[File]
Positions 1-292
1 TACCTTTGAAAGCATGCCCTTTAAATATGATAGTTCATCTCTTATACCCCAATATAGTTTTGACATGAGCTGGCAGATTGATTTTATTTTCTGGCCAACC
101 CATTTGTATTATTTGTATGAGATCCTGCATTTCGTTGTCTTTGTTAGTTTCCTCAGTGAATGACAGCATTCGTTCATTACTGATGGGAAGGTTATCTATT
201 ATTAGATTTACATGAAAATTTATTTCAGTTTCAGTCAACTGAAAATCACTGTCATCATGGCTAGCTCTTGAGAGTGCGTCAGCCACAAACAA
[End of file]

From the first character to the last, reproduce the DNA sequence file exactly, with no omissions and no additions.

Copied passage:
Positions 1-292
1 TACCTTTGAAAGCATGCCCTTTAAATATGATAGTTCATCTCTTATACCCCAATATAGTTTTGACATGAGCTGGCAGATTGATTTTATTTTCTGGCCAACC
101 CATTTGTATTATTTGTATGAGATCCTGCATTTCGTTGTCTTTGTTAGTTTCCTCAGTGAATGACAGCATTCGTTCATTACTGATGGGAAGGTTATCTATT
201 ATTAGATTTACATGAAAATTTATTTCAGTTTCAGTCAACTGAAAATCACTGTCATCATGGCTAGCTCTTGAGAGTGCGTCAGCCACAAACAA